Thanks to the influence of social media and instant access to news from around the world, today’s consumer is more aware of the economic hardships faced by societies in developing nations. Realizing that many families lack the opportunities to break the cycle of poverty often brought on by war, famine, and political and socioeconomic factors, conscious consumers are beginning to understand the multifaceted role they can play. They ask themselves how they can make a difference. Similarly, corporations are beginning to embrace and integrate Fair Trade practices and products as part of a socially-conscious, global business strategy.
Fair Trade is described as a social movement representing alternatives to conventional trade models. It operates within a framework of international development, social justice, environmental sustainability and equitable economic returns. For instance, in societies where gender inequality is a cultural norm, Fair Trade provides an economic avenue that enables artisans to connect to a global market where their products can be marketed and sold. This gives them the power to make their own decisions and provides a path to a more sustainable future for themselves, their family and community.
One such group of artisans, known as Batsiranai Craft Project, is an example of how a social entrepreneurial effort can become a model for women’s empowerment. They are based in Zimbabwe, where one out of every five adults is HIV positive, there are only two doctors for every 500,000 – 600,000 people, the unemployment rate is at 95%, and the inflation rate is 231 million percent. This wonderful project supports mothers with severely disabled children living under challenging circumstances and social stigma. Founded by Lynn Poole and developed by the hard work of 140 women, Batsiranai income generation project allows women to work near their homes to support the needs of their families, and at the same time be available to care for their disabled children.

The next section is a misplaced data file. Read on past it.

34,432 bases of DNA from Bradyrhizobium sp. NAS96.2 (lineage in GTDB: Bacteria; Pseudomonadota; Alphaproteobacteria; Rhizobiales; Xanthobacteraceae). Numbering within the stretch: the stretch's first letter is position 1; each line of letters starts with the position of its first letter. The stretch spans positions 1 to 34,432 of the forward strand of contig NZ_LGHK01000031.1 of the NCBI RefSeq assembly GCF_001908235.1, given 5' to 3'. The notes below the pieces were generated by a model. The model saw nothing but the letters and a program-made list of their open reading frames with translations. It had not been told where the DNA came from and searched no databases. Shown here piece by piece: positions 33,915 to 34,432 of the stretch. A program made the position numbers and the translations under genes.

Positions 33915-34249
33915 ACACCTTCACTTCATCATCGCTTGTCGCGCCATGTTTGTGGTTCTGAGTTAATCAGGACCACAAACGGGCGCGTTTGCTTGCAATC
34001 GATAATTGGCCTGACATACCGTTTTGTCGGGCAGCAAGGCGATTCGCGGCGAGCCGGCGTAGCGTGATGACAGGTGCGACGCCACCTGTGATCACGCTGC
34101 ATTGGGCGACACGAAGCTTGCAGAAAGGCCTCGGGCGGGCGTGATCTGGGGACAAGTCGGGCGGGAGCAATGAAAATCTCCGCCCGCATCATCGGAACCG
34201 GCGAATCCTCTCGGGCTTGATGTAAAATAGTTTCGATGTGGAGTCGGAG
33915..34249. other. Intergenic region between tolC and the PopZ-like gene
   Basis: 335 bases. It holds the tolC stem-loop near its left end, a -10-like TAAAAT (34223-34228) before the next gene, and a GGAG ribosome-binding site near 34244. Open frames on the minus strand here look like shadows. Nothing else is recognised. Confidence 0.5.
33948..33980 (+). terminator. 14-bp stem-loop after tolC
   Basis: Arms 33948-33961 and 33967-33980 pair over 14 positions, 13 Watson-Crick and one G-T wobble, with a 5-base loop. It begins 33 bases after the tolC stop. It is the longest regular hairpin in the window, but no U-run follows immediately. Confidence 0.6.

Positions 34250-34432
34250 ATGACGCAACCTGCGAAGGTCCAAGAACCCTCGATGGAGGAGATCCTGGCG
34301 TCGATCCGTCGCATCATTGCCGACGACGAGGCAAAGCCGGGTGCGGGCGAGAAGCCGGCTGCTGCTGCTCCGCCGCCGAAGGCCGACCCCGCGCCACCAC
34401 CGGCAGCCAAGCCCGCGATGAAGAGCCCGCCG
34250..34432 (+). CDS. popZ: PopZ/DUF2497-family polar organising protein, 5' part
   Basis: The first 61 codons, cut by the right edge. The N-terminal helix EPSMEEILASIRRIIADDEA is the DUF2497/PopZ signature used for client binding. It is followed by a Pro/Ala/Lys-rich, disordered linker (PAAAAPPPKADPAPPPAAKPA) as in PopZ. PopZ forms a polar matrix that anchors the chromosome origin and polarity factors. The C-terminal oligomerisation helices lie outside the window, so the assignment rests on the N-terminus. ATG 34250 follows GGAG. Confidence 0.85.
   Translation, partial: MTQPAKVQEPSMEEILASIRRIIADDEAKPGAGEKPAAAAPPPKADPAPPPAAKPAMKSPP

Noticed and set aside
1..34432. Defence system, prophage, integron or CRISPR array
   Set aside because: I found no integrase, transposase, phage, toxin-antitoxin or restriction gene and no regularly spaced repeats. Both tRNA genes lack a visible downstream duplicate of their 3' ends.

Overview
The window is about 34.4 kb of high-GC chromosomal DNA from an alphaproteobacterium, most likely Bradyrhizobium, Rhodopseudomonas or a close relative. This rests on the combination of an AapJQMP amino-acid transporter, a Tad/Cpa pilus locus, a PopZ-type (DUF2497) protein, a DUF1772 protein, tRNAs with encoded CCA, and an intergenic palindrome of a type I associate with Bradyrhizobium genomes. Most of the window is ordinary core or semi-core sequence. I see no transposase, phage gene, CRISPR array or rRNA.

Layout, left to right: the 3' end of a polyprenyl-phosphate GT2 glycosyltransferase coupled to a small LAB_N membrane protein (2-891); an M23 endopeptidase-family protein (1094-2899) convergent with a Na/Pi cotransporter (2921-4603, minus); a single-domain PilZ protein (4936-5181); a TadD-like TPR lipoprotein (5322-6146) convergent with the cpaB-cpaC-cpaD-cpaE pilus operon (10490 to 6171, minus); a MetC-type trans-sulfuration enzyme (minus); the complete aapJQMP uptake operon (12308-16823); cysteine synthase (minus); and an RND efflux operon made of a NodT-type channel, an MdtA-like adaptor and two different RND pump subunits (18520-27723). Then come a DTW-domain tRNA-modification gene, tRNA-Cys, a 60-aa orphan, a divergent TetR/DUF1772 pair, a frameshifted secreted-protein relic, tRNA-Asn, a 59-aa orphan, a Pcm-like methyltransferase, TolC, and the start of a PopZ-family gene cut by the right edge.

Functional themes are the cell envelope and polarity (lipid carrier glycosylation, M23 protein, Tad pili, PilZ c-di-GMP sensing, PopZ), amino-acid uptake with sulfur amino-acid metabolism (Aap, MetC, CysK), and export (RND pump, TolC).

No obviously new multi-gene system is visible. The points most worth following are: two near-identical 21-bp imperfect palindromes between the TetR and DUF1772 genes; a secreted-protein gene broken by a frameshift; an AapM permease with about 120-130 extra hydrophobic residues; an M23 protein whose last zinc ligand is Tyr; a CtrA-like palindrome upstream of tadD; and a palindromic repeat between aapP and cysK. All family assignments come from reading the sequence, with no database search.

In the words of Nelson Mandela, “Like slavery and apartheid, poverty is not natural. It is man-made and it can be overcome and eradicated by the actions of human beings.”
Today’s socially minded corporations and consumers alike understand that by buying corporate products with purpose and gifting with impact, they can bring these words to life and be a force for good. This offers artisans like the Batsiranai Craft Project the opportunity to sustain a livelihood and build a future of possibility for their families and their culture.